Is There A Link Between Poverty And Educational Achievement?

1490 Words 6 Pages
Poor people have limited accessibility to education services. Thus, countries, which have numerous people living by make 1,25 dollar per a day or less, has really low rates of education level. In the light of this, it could be claimed that poverty is an important social problem, because it forbids people to be educated. In relation to that, statistics indicate there is a positive relationship between poverty and education achievement meaning if the income level increases, the education will increase accordingly. The study of U.S. Educational Testing Service (ETS) remarks this relationship by noting “ families with more income are better able to purchase inputs such as nutritious meals, safer neighborhoods, and better schools, thus positively …show more content…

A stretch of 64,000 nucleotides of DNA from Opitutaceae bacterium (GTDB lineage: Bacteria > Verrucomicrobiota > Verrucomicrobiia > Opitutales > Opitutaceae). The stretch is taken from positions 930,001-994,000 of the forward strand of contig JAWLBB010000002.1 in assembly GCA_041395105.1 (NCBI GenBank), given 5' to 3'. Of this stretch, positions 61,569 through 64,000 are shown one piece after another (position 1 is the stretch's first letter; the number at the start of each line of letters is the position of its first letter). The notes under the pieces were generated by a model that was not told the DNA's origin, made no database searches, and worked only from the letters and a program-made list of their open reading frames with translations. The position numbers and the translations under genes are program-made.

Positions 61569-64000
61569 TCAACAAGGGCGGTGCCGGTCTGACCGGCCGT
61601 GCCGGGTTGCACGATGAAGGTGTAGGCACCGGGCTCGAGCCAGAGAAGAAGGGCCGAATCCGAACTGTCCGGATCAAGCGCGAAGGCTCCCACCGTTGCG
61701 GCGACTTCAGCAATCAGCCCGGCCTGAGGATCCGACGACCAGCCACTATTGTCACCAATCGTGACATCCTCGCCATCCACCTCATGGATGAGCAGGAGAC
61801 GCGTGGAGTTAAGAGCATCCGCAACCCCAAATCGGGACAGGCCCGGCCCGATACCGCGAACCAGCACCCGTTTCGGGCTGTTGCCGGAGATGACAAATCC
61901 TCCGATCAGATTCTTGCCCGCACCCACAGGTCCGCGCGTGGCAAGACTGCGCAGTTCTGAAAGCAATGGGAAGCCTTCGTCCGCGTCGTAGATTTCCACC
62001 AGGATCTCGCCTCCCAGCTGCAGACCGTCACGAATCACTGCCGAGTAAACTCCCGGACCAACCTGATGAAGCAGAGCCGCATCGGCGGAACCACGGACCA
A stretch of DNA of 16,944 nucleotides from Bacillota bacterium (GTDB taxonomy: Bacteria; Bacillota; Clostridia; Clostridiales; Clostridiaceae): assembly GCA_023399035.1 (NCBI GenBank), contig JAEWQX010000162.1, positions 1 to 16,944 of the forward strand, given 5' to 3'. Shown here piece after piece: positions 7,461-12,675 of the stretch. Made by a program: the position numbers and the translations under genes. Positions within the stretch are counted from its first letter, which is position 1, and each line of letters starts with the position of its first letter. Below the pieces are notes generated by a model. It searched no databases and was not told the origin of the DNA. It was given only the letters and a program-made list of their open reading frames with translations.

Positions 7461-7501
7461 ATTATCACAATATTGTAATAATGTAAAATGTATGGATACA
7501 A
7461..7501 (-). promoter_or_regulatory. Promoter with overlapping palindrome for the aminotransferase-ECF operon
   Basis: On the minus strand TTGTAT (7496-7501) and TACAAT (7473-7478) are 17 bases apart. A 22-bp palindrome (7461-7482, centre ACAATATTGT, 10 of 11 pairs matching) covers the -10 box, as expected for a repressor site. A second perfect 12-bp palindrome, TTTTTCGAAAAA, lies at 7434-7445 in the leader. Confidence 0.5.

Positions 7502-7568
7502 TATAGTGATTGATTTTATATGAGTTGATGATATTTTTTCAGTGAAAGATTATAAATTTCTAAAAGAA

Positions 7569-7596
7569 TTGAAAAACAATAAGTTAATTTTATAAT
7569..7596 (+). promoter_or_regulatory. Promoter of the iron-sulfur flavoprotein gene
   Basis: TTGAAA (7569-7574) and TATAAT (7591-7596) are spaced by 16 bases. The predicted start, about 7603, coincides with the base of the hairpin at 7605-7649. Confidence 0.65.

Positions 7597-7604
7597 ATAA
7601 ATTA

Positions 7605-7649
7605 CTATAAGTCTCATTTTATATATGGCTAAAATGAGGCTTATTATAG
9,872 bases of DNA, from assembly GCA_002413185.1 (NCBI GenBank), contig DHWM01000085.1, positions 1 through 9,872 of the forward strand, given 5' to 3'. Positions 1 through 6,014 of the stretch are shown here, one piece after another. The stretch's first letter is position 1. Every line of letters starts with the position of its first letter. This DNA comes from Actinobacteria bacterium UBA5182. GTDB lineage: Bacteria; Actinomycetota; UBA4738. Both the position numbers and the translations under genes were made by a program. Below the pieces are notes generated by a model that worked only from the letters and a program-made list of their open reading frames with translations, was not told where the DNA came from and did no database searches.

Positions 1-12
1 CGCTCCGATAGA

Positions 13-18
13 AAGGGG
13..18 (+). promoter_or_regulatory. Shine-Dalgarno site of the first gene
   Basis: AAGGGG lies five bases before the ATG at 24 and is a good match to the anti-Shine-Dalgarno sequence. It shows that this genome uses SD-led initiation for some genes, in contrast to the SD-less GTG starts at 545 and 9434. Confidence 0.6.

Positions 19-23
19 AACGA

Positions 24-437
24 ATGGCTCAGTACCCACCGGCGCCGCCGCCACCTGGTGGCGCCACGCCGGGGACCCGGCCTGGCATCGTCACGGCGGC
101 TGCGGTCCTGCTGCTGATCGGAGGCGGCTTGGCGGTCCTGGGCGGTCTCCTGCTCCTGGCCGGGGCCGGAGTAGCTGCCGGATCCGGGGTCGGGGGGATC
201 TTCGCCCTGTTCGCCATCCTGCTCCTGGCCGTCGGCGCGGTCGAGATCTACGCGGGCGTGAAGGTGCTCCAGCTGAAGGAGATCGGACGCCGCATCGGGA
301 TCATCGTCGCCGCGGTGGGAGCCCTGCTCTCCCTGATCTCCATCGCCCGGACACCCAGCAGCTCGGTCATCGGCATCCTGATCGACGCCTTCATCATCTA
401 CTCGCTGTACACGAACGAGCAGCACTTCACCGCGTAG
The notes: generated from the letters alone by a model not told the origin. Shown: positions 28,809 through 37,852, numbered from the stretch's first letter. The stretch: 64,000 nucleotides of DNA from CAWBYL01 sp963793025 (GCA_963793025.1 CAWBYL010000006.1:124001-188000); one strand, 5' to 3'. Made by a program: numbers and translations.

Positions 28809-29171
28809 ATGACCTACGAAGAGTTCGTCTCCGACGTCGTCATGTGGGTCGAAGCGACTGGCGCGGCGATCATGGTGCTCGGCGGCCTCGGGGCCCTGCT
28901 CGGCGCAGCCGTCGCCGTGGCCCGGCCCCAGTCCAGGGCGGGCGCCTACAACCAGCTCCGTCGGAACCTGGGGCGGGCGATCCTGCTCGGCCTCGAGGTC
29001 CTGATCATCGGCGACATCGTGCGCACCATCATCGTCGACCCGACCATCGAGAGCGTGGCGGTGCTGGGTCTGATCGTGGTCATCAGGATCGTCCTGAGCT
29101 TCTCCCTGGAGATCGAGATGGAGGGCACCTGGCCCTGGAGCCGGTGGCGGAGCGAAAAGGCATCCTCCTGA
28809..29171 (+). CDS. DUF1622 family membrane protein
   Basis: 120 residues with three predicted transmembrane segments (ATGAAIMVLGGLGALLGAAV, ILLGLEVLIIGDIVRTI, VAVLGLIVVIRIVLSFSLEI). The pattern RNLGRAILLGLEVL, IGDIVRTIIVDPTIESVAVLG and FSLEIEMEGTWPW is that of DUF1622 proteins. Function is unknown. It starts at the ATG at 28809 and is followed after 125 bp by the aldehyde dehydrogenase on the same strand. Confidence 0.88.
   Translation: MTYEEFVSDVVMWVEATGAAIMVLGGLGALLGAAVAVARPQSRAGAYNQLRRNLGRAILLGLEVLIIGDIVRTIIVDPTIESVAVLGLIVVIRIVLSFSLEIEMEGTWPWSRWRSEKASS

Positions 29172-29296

In other words, because of the fact that poor people have limited accessibility to health services, they become more likely to open to various types of diseases. United Nation’s researches demonstrate concerning the poor kids that “almost 600 children died every day of AIDS-related causes in 2012” (UNDP, 2014). Therefore, it can be argued that poverty has a direct link with different kind of diseases like communicable and noncommunicable diseases. Communicable diseases can be exemplified as HIV/AIDS and hepatitis. However, noncommunicable diseases are the ones, which are not transmissible and caused by injury. World Health Organization (WHO) defines noncommunicable type as a “disease of affluences” (WHO, 2006). The statistics are shown in the study of WHO those both communicable and noncommunicable diseases have a tendency to be higher in the poorest regions of the Earth (WHO, 2006). Thus, it could be claimed from here that an economic structure that creates poverty makes those people be more vulnerable to be get sick or injured. After they get sick, recovery from that illness or disases become much harder for poor people in relative to others who have health insurance or money to see doctor by paying charges individually. The cost of doctors’ fees and drugs, also transportation cost to the nearest hospital could be devastating to poor adults who are obliged to pay for treatment. A great percent of those poor families pick up their children from school to make them work in factories or even to start begging. United Nation’s researches indicate “more than one in four children in developing regions entering primary school is likely to drop out” (UNDP, 2014). Even though the way of making money differs from family to family; the aim remains same that all of those people make an effort to cover treatment expenses of the one who they are obliged to look after. Even though

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